In Four Eights, LLC v. Salem, 194 S.W.3d 484 (Tenn. Ct. App. 2005), the parties entered into a lease agreement with an option to purchase the leased premises for "its then fair market value." Id. at 486. The lease further provided that "the Fair Market Value must be determined by the Lessor and Lessee, negotiating in good faith . . . ." Id.
When the lessee sued the lessor to enforce the purchase option, the trial court ruled that the agreement was too indefinite to enforce. Id.
The court of appeals affirmed, holding that while "fair market value" has a common meaning, the lease provision that fair market value must be determined through good-faith negotiation was an unenforceable agreement to agree:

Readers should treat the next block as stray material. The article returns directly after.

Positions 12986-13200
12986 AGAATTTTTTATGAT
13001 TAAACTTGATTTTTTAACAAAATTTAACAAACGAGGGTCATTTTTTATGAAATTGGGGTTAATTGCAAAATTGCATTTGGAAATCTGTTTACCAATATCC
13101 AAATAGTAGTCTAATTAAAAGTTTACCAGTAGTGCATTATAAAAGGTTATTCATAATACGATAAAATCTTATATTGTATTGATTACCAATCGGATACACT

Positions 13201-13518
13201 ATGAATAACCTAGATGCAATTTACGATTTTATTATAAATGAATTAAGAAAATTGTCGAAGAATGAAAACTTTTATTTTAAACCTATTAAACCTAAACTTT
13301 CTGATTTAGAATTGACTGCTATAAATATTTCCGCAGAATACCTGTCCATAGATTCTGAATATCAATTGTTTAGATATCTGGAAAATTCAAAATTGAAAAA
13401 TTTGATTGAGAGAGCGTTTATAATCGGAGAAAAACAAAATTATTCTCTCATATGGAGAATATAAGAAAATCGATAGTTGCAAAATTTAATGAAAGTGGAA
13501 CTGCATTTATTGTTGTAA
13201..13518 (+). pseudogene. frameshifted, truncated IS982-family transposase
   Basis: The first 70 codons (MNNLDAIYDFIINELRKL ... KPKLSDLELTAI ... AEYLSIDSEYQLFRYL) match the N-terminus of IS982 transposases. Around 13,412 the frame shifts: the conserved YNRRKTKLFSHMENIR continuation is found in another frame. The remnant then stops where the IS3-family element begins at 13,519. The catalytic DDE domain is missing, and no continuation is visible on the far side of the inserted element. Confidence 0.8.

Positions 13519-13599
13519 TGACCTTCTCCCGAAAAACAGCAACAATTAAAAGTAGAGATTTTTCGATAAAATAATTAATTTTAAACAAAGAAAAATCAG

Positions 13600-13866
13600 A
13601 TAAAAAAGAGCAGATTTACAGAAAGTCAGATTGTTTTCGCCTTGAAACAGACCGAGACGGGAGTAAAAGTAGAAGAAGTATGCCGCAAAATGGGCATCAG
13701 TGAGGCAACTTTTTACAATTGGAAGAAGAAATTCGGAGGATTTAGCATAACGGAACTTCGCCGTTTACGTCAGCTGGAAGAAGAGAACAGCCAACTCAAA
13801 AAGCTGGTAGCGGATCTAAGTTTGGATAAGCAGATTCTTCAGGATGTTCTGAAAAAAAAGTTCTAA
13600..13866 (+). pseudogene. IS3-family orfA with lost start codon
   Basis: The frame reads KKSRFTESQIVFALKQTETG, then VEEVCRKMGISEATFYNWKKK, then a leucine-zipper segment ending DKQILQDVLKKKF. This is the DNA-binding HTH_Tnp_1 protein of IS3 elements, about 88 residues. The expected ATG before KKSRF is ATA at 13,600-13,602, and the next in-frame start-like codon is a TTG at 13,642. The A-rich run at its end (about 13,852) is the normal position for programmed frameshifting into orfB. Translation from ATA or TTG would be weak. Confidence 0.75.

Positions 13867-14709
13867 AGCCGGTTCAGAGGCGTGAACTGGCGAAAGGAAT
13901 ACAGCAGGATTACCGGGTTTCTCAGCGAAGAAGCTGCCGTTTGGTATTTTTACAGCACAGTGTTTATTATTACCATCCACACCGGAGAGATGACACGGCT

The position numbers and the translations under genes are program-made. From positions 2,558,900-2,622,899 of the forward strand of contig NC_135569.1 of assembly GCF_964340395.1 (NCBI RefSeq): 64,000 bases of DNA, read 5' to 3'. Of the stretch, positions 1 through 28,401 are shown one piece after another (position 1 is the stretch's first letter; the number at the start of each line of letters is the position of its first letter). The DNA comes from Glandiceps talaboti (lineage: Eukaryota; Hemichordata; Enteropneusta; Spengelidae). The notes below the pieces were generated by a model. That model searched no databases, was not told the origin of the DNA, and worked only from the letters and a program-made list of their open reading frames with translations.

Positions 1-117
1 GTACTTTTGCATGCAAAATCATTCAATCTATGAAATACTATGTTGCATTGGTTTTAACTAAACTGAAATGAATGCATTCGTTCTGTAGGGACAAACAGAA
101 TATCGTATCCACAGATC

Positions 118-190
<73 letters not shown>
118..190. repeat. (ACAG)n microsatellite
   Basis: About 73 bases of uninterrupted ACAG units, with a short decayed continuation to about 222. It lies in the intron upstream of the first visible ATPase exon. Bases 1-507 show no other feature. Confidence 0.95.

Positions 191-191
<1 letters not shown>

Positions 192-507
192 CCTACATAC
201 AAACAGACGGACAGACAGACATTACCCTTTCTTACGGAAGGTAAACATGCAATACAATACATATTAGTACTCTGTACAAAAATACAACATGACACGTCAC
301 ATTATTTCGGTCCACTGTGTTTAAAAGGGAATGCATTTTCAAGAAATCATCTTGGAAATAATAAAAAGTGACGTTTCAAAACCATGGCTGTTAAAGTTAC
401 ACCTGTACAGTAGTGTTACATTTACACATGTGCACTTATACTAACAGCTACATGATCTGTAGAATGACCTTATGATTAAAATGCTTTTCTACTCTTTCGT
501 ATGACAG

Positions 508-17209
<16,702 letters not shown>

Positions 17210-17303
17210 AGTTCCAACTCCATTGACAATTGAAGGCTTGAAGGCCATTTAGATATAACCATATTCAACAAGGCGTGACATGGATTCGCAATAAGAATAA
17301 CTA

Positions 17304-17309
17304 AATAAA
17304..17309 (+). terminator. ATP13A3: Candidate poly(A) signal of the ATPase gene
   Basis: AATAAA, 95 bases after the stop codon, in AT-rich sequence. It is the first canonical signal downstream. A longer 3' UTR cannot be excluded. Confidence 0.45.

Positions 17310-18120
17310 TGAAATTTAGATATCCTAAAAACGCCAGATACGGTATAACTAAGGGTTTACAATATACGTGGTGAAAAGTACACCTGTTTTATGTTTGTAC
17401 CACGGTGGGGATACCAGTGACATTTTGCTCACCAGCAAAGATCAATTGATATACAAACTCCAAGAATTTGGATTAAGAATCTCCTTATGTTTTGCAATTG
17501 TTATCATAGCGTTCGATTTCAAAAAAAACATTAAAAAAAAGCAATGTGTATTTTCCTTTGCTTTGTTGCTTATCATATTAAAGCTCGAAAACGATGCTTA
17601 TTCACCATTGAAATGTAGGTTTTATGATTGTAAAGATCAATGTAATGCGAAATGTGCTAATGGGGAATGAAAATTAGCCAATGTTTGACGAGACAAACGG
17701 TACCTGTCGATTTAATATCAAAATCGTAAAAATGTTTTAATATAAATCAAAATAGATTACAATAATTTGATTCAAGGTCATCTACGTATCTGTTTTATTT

"If the parties had simply utilized the term "fair market value," then the Court could have ascertained the same based on common usage. By adding the provision that "Fair Market Value must be determined by the Lessor and Lessee, negotiating in good faith" . . . , the parties basically made an "agreement to agree" to something in the future, and such agreements have generally been held unenforceable, both in this jurisdiction and others." Id.